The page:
Last week, Ebonee Stevenson, a college student and activist, gathered together with two dozen other angry women and stormed Chicago’s City Hall during a City Council meeting. They came demanding answers: Why was their neighborhood—a historically African-American community south of Hyde Park—being gentrified? Where were the displaced working poor going to? How was the city going to help its citizens when it came to matters like this?

“It was so cool,” Ebonee told me, “all those angry people determined to make those aldermen listen.”

Of course, the group didn’t find exact answers to their difficult questions. What they found, though, was a sense of connection and the freedom to fight for what they believed in. These people—not the aldermen, not the mayor, not Condoleeza Rice or George W. Bush—are the people that make up the United States of America.

The fighters will not always win. It is easy to become discouraged when the newspapers are racked with death tolls and political sex scandals. But despite all that, the rebellion continues. It’s written into our history: If something is wrong, it is the people that will not rest until it is made right.

This is my country. I sing the National Anthem, and I salute the flag. But more than that, I band together with the people to fight mercilessly for what I believe in. I do it because it is right; I do it because I can.

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Experiencing Ben Harper, Madrid-Style

by Sally Sorte – Spain

“Yesterday seems like a life ago,” because I went to a concert. This was no black tie, knee-length skirt affair; this was Ben Harper. Silly, that I’m a fellow West Coaster and flew across nine time zones to see him. This warranted some dirty looks from A-haters, but I told them to “¡Vete a freír espárragos!” (Go fry some asparagus!)—the Spanish equivalent of “Shove that where the sun don’t shine.” Well, más o menos, they’ll probably both cause discoloration.

After enacting certain scenes of “Alice and Wonderland” at a friend’s “piso” and deciding that the cheeseburger in the microwave should probably not be making “fuegos artificiales,” we were prepared to take on the Harper.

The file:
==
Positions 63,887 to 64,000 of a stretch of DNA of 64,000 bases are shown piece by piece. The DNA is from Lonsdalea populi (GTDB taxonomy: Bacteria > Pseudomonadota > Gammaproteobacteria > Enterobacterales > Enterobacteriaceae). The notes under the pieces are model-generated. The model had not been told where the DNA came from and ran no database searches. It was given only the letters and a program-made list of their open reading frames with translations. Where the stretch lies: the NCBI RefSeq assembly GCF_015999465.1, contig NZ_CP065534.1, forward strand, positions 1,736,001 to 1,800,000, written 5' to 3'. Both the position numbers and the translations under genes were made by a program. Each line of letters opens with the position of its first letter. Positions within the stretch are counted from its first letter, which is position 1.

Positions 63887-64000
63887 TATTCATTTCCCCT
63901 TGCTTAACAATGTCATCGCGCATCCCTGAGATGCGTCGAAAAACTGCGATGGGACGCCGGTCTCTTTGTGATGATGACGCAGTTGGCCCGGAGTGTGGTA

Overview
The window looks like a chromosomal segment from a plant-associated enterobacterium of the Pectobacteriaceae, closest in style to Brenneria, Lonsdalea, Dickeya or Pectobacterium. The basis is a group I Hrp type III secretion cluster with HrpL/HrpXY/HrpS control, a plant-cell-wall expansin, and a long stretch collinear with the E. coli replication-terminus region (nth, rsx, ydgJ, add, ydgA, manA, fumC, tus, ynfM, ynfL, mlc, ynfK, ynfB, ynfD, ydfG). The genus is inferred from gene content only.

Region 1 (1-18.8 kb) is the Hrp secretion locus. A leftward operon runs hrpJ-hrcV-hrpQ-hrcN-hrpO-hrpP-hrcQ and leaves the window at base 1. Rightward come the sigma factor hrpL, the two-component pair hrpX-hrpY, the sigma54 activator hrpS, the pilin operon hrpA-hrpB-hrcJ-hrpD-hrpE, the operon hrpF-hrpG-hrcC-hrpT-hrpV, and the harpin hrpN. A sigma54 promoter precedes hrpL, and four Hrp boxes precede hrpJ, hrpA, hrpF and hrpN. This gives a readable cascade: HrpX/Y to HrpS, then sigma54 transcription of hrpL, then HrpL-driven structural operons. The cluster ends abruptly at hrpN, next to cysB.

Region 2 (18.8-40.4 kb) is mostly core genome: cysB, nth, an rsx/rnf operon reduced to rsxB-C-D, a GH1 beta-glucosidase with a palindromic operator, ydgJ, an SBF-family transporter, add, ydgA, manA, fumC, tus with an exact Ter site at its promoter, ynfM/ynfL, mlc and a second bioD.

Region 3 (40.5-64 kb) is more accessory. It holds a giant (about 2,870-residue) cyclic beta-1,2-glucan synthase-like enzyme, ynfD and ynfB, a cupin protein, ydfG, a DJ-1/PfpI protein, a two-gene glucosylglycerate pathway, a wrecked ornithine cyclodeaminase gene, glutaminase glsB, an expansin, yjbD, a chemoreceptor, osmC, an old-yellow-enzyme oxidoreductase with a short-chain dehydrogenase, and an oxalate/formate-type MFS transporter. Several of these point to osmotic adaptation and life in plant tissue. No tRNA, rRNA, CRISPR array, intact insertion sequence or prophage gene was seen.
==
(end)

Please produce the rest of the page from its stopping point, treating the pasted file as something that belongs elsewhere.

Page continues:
“Does anyone know how to get there?” Apt question.

A few phone calls later, and after a beer can was pried out of my friend’s grasp “de aceite” (drinking on the “calles” is illegal in Madrid), we were stumbling onto the line four metro. School girls on their way home sat on the floor, legs splayed, in their uniform plaid skirts. My guy friends were practically creaming their coffee as a 14-year-old showed off the “cigarillos” she had purchased.

Complaining about the stairs, a friend from Pomona remarked, “Look how socialist this is that we have to go down before we can go up.”

We entered the labyrinth, and without Daedalus to instruct us, we opted for a Spanish security guard. We lined up because our group had seats on a few different “plantas.” I began people-watching like it was an intramural sport, and I was on my way towards a blue shirt when the security guard reached for my ticket. He looked me up and down, smiled (I think he liked my red, yellow and green ensemble), and pointed for me to follow a group of people headed at an acute angle for some double doors. I obediently followed, expecting one of the backs in front of me to belong to one of my friends. I quickened my pace and my hopes were dashed; negatory.

“Will I even recognize Ben Harper when I find him?” I wondered. “I don’t know what he looks like. Oh well, love is blind.”

Feeling lost, I asked a cleaning person where I should go (this strategy works on the streets), but apparently this “limpiadora” was better versed in the bathroom so that’s where I found myself. I “stalled” and then departed to show my ticket to another security guard. After consulting his crony he pointed me farther downward. I felt more oriented when I eventually found myself at the bar (familiar territory nowadays), but still no concert. I looked for a sufficiently metro European, there was, por supuesto, an ample supply of gel-haired men and I chose the one wearing a Lockhart shade of persimmon.

He was the ace to my face card because he spoke English. The mystery was that the floor/seat number had either not been printed, or had been ripped off of my ticket upon entrance. Forgoing the necessary conversation that would earn me a $15 drink, I proceeded to two more security guards and showed them my ticket.

Laughing, one showed the ripped off corner to his buddy (an “Engraved Invitation?”), and then ushered me through the door onto the floor. After weaving my way through the crowd to the stage I realized I wasn’t going to find my friends. I looked behind me, I’d forgotten to trail a back-tracking thread like Theseus, yet without a Minotaur in sight I may as well stay and enjoy the show.

It was time to make friends. I spotted two blondes and began edging toward them, but once I got a view of their “adult shop” outfits I turned around, skating across the beer-glazed floor on my platform flip-flops like Pippi Longstocking on her scrub brushes, only less effective. “Pippilotta, delicatessa, windowshade, mackrelmint, efraim’s …”